Merry Chauvinismas!

Northern Hemisphere people, for all the land mass they occupy, can be very insular. For them, it's self-evident that birds fly south for the winter, that the shadow on the sundial advances clockwise—by definition—and that the first-quarter moon appears over the southern horizon like this:

Image from

Image from

They are at their most insufferable about what seasons months should be in. Christmas, in particular, simply has to be in winter. 'Joseph and Mary were looking for shelter from the cold,' they remind us, though it would require an Act of God to make it snow in Bethlehem.  'It's a winter solstice festival,' they opine, as if Holy Roman Emperor Constantine didn't just pull December 25 out of his newly-Christian behind. 'In the French Republican Calendar, Christmas is 4 Nivôse,' they piously point out, hoping that we'll notice the month is named for the French word for snow.

This chauvinism—there, another French word—extends to so many aspects of Christmas as it is traditionally celebrated that they cannot imagine it any other way. Snowpersons, penguins (think about where penguins live) and yule logs symbolize the cold, while stars, blinkenlights and yule logs symbolize the long nights. These symbols permeate the culture of their Christmas in its carols and decorations.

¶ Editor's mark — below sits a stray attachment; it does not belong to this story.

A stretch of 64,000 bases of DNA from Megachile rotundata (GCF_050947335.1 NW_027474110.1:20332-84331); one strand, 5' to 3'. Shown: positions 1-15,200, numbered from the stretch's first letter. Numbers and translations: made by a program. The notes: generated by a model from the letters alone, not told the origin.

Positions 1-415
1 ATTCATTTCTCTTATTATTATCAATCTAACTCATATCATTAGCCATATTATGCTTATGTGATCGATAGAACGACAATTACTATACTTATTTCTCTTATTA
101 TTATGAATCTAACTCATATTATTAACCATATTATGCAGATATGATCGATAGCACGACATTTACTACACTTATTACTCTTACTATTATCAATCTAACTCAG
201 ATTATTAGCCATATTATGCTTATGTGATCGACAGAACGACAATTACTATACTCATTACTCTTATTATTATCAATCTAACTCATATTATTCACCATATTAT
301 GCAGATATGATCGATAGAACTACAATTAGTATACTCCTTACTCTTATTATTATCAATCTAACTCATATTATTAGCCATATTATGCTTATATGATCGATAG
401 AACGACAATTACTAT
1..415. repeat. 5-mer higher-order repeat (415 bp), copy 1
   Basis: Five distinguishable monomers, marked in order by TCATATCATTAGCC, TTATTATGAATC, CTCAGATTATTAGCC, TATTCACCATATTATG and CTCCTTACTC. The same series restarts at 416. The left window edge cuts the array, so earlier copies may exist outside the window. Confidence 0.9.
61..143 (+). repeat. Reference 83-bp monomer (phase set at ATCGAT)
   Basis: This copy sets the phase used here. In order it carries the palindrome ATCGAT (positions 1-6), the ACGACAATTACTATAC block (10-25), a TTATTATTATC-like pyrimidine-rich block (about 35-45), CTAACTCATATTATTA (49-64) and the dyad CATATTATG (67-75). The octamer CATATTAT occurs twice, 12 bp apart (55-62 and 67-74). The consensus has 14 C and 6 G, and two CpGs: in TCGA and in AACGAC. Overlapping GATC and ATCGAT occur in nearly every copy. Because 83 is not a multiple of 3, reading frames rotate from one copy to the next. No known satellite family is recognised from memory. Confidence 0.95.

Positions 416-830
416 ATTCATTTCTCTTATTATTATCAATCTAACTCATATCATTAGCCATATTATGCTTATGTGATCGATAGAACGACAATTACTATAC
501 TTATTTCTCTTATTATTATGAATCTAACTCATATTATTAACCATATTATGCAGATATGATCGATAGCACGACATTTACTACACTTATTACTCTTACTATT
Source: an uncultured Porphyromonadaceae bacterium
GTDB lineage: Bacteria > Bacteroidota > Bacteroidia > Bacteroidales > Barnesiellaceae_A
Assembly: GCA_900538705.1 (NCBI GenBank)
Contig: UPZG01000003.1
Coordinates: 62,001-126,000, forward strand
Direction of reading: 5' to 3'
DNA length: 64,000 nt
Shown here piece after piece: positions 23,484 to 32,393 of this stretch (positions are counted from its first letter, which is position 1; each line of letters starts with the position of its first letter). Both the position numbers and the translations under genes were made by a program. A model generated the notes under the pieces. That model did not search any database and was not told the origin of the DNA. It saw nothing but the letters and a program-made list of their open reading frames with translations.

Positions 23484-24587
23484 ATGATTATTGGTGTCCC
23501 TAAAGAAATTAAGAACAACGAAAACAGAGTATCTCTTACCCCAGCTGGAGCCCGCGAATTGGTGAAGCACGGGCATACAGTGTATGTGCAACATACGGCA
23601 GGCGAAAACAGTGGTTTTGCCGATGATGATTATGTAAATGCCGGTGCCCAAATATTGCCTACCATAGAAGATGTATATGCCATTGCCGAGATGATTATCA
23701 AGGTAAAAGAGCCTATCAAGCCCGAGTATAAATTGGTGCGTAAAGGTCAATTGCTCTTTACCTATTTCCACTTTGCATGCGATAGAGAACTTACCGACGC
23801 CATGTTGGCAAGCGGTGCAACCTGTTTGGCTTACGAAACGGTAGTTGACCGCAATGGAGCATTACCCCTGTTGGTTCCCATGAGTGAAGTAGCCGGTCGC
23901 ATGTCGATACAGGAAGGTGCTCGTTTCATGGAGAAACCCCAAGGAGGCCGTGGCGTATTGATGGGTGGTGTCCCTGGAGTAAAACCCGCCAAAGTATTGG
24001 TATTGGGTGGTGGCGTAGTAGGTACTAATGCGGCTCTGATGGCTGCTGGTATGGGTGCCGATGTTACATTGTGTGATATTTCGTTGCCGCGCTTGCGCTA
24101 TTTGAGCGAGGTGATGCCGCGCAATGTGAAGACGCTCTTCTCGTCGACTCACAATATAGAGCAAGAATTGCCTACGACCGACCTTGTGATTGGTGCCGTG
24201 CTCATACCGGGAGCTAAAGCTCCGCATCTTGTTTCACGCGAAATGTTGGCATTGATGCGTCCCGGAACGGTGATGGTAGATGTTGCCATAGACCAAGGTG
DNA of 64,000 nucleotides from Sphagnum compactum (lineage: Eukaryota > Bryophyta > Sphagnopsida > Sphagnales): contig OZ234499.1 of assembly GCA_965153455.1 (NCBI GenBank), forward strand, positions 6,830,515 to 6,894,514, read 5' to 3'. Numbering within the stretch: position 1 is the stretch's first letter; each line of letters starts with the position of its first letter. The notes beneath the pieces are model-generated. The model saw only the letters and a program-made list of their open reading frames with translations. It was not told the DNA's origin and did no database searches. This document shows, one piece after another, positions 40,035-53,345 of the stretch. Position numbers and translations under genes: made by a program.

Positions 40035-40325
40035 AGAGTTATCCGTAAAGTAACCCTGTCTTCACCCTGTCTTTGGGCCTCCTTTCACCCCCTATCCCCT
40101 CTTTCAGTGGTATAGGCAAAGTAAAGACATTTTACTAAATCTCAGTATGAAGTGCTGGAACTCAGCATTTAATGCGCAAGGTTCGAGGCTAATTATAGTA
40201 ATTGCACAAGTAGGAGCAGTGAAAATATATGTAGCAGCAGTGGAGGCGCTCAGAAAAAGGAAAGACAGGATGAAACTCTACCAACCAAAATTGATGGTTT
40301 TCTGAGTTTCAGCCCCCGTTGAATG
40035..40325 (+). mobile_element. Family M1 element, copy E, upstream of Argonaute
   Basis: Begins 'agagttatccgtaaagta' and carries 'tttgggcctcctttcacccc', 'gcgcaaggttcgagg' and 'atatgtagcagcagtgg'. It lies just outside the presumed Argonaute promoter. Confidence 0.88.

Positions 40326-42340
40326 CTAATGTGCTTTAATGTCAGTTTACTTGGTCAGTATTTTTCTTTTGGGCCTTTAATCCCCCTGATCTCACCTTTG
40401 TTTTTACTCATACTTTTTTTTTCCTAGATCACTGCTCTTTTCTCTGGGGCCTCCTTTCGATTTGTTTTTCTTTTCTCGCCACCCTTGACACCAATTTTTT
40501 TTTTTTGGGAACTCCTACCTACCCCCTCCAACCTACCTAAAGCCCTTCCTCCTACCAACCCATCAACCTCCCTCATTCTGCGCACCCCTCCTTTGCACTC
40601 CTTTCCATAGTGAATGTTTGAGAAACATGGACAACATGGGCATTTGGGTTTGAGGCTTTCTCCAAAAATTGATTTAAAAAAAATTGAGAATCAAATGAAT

But that's their Christmas, not mine. I'm a born and bred Southerner, so Christmastime for me is hot, long summer days, grevillea robusta and jacaranda in bloom, cricket, ice cream and camping holidays. This is perfectly natural to me, though I'll allow that it's a bit silly putting up Christmas lights when the sun doesn't set until half an hour before bedtime.

I did Christmas in the Northern Hemisphere once. It was educational, and a bit of a letdown: it wasn't new to me, because I'd lived it vicariously through lifelong exposure to it on TV and in music. By four in the afternoon it was dark and I found myself wanting ice cream.

I almost feel sorry for Northerners, with their Christmas monoculture, but it didn't have to be that way. If it weren't for Pope Gregory abolishing the Julian calendar in 1582, then in a mere 22,000 years December 25 would have occurred on the (northern) summer solstice. Imagine how silly the French Republicans would look then!